The most obvious pattern is the change from reactive metals on the left (Group 1), through less reactive elements in the middle, to increasingly reactive non-metals in Group 7, followed by the very unreactive gases in Group 0.

Soluble oxides of metals are alkaline, and soluble oxides of non-metals are acidic, there is also a pattern of alkaline oxides on the left giving way to increasingly acidic oxides across the period.

Within the same group elements are generally very similar, though they may show a regular trend in their properties. The similarity occurs because the atoms have the same number of electrons in their outer shell which determines their chemical nature.

Group 1 (Alkali Metals)

This group contains Li (lithium), Na (sodium), K (potassium), Rb (rubidium), Cs (caesium).

These are called the alkali metals because they form alkaline oxides. They all have one electron in their outer shell. They are all reactive metals, with a valency (combining power) of 1.

They have the following physical properties:

  • They are silver, shiny metals when freshly cut, though they tarnish rapidly and are kept under oil to protect them from air and water.
  • They have unusually low densities for metals (Li, Na and K will float on water). These densities increase down the group.
  • They become softer going down the group: lithium is quite hard, sodium is as soft as cheese, and caesium is like putty.
  • The melting points decrease going down the group they are all unusually low for metals.

They react with water as follows:

They react with water with increasing vigour down the group.

  • Lithium floats, reacts quite vigorously, and fizzes giving off hydrogen.
  • Sodium melts to a ball, fizzes around the surface bubbling vigorously giving off hydrogen.
  • Potassium reacts violently, melting to a silver ball, catching fire to burn with a mauve flame, and fizzing around.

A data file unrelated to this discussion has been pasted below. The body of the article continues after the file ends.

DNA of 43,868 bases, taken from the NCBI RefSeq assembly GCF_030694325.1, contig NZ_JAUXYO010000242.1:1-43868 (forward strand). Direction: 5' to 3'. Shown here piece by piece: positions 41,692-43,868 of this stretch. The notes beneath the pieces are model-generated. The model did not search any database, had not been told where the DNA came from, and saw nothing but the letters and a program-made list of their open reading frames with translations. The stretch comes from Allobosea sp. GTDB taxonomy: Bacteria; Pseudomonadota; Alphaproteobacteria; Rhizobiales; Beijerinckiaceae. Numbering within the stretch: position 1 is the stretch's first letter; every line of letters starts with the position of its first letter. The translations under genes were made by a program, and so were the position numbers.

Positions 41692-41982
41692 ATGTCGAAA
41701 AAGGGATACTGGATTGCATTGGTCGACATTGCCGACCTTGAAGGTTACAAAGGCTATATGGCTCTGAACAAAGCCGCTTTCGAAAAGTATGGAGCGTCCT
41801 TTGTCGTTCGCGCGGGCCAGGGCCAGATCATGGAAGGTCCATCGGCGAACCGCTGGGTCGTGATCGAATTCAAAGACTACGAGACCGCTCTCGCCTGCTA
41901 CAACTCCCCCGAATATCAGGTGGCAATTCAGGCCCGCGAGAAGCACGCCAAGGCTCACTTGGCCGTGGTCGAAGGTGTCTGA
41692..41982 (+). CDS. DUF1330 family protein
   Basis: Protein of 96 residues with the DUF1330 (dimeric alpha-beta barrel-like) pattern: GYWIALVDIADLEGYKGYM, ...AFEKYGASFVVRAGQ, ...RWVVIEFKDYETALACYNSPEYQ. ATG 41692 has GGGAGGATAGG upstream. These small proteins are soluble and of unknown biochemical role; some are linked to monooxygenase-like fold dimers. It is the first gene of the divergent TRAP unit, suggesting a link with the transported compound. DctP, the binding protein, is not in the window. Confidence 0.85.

• Caesium explodes.

When they react with water, metal hydroxide (not oxide) and hydrogen are formed.

2Na(s) + 2H2O(l) → 2NaOH(aq) + H2(g)

Down group the atoms become larger and the outer shell electron is held less strongly since it is further away (and shielded from) from the attraction of the protons in the nucleus. It becomes easier to lose it to form positive ions and so the elements become more reactive.

Compounds of group 1 elements have the following properties:

They are almost all white, crystalline solids (all ionic) which are soluble in water.

Group 7 (Halogens)

Group 7 contains the elements F (fluorine), Cl (chlorine), Br (bromine), I (iodine). They all have seven electrons in their outer shells. Edexel IGCSE Chemistry Revision Notes They are reactive non-metals, with a valency (combining power) of 1 since they have a shortage of 1 electron in the outer shell.

They are all diatomic:

  • F2
  • Cl2
  • Br2
  • I2

Physical Properties of halogens:

ElementF2Cl2Br2I2
Stategasgasliquidsolid
Melting point–220–101–7114
Boiling point–188–3559184
Colouryellowgreen/yellowred/brownpurple/black

With increasing atomic number (down the group):

  • melting points and boiling points increase (because the attractive forces between the molecules increase as the molecules get larger).